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Now that we understand a little bit about what Relational Databases are and why we structure them the way we do, let’s take a higher-level look at how to think about data.

**Set Theory** was founded in 1874, and is a relatively new mathematical discipline, as compared to Algebra or Calculus.

For more history and info about the topic, check out the Wikipedia page on Set Theory

This link takes a look at Set Operations in SQL, but we’ll be covering this more in a later stage.

Now that we understand a little bit
about what relational databases are and
0:00

why we structure them
in the way that we do.
0:04

Let's take a high level look
at how to think about data.
0:07

You can think of a database table
as a set of data stored to a disk.
0:11

You can add and remove dates to
the set and you can update it.
0:15

When you query a table you get the whole
set or even a subset of data back.
0:20

This is known as a result set.
0:26

You may have notice me
saying the word settle up.
0:29

A set means a grouping
of similar things and
0:31

they are the foundation of performing
useful queries in relational databases.
0:34

Let's take a look at a few
examples of some simple sets.
0:39

Remember, a set means a grouping
of similar things together.
0:44

You could have a set of
things you can wear.
0:48

Shirts, shoes, socks, coats, or you could
have a more specific set of shirts.
0:50

T-shirt, dress-shirts, sweaters.
0:56

Items like shoes and socks belong in
the first set but not the second set.
1:00

You can wear socks and shoes but
they aren't types of a shirt.
1:05

Or you could have a set of fruits,
apples, bananas, strawberries, pears.
1:09

Or sets of apples, granny smith,
fugue, red delicious.
1:14

In this example,
the definition of the second set, apples,
1:18

excludes items from the more
inclusive set of all fruits.
1:22

You can also depicts sets conceptually
as graphs called the Venn diagrams.
1:28

These graphs help us show whereas one
set might overlap with another or
1:33

why one set is distinct from other sets.
1:37

Let's say we have a group of people
who like certain types of fruits and
1:41

we want to show who likes what.
1:45

We can depict this with Venn diagrams.
1:48

Here we have two small sets.
1:51

The sets of people who like apples and
the sets of people who like bananas.
1:53

The people who like apples are John,
Stacy, Indira and Bob.
1:58

And the people who like bananas
are Indira, Bob and Dante.
2:05

Now let's look at a common element for
both sets.
2:10

In this case, the elements are people.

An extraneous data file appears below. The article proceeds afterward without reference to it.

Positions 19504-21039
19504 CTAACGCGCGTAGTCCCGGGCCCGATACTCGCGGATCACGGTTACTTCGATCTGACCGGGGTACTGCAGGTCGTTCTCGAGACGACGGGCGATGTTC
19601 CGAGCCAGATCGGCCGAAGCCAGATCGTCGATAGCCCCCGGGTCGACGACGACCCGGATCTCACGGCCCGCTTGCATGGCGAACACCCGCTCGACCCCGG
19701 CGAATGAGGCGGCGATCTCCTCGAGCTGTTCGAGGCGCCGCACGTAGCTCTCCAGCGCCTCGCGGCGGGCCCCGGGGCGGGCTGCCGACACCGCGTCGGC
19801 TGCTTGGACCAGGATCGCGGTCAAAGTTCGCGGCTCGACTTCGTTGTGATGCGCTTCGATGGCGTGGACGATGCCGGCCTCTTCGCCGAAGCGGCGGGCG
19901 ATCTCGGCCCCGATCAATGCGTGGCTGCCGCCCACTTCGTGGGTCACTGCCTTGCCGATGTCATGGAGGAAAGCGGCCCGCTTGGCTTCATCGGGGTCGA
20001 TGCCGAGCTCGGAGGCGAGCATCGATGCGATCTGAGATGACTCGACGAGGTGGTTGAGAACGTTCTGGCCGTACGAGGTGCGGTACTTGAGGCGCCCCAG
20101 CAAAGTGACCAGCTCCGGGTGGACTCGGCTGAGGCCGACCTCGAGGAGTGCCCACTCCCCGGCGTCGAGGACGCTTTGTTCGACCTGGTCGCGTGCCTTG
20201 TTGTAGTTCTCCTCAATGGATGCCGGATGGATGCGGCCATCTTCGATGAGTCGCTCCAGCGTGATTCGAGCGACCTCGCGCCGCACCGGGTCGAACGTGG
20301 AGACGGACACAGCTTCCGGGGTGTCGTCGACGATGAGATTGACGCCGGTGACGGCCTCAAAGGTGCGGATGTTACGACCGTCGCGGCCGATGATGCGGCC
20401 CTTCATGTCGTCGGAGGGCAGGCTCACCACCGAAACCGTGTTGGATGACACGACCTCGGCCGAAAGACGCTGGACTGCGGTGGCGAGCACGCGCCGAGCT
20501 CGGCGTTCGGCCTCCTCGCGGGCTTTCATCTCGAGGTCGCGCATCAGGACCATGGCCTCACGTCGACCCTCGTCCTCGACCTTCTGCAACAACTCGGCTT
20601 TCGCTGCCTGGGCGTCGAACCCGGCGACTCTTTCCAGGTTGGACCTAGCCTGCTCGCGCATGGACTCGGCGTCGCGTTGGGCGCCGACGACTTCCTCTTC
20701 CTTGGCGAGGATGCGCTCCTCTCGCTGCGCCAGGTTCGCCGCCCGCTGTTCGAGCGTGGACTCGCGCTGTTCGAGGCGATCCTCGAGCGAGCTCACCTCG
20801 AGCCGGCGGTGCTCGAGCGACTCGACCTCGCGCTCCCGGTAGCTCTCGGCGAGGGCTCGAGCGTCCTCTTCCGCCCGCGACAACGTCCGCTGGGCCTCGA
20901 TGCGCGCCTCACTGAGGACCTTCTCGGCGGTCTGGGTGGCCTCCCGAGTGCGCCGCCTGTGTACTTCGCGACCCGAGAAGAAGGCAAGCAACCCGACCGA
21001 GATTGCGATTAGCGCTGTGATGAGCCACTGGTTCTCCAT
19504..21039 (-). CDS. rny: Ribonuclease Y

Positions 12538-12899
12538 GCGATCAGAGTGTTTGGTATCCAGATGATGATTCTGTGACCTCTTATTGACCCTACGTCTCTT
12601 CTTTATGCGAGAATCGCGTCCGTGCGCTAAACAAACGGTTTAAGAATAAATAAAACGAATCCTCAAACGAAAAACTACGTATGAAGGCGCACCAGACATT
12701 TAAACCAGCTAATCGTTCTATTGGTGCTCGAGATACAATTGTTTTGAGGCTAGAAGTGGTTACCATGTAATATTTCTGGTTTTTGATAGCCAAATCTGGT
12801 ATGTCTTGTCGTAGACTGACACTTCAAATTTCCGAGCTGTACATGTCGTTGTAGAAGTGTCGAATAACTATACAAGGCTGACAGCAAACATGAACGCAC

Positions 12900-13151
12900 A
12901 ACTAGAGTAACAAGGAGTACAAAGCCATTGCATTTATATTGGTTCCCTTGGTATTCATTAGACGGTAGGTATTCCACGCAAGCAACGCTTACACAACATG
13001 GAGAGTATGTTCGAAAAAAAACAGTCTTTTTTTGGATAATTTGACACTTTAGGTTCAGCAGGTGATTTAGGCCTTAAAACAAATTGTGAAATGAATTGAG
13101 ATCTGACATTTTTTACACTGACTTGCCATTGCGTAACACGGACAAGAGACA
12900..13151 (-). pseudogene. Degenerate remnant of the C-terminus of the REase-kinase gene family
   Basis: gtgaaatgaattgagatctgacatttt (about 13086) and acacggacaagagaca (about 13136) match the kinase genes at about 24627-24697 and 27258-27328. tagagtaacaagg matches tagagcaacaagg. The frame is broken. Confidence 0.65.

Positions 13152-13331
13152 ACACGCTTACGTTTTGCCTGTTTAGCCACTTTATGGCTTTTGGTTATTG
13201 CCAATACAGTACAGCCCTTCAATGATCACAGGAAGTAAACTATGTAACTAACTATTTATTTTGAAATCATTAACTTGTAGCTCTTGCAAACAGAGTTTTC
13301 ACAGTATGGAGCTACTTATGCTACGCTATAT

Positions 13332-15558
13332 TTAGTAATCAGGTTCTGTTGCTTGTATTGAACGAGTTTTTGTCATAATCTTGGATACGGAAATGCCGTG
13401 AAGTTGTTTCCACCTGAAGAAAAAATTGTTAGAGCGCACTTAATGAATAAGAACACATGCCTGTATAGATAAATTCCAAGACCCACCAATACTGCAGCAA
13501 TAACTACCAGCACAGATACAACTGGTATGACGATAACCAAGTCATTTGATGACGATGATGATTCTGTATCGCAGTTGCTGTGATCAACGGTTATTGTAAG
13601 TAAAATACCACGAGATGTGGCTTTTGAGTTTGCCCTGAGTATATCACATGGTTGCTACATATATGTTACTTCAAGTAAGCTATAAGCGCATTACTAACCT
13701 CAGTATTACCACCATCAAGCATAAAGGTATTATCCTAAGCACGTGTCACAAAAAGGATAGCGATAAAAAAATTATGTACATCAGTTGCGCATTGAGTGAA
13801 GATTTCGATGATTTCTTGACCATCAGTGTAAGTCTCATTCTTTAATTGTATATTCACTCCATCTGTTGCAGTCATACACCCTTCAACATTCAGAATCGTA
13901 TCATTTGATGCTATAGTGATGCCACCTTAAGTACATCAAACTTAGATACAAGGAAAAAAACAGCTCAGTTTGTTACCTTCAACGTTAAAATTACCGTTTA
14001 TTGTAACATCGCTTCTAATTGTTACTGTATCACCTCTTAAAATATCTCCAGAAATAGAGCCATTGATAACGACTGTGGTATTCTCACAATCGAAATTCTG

2:14

As we overlay the two sets
you can see that both Bob and
2:17

Indira are the two people who
like both apples and bananas.
2:22

This area in the middle is called
the intersection between two sets.
2:26

The entirety of both circles combined,
2:31

in this case all people who like apples or
bananas, is called the union.
2:34

Finally, what if we want to just find
the people who like one fruit or
2:41

the other but not both.
2:46

This is called an except,
all people who like apples, and
2:48

all people who like bananas
except the people who like both.
2:52

When we perform an intersection, union or
2:58

except on sets of data,
these are known as set operations.
3:01

Remember, tables and the results
from queries a called data sets.
3:06

When you write a query for a port or
3:10

dynamic application,
you're actually working with datasets.
3:12

That can have set operations
performed on them.
3:17

Remember that a set is a collection
of similar things, a data set
3:20

is nothing more than a collection of
rows with the same column definitions.
3:25

A table is a data set that is
stored physically on a disk.
3:30

Let's take a look at our Venn
diagram example again, but
3:35

this time let's use data.
3:38

Here we see two small tables,
our group of people who like apples is in
3:41

one table and then the group of the other
people who like bananas in another.
3:46

Let's analyze that data for the people
who like both apples and bananas.
3:52

This is the intersection from
our Venn diagram a minute ago.
3:57

Now, let's see all people regardless
of which fruit they like.
4:01

This is the union from our Venn diagram.
4:06

And now let's look for just people that
like one fruit or the other, but not both.
4:08

This is the except example
from a minute ago.
4:14

This normalization process helps databases
perform set operations of intersection,
4:17

union, and except in fast and
efficient ways.
4:23

As we get deeper into this course,
we'll study this in more detail.
4:27

Keep the image of a Venn diagram in your
mind to help you visualize the concepts.
4:31

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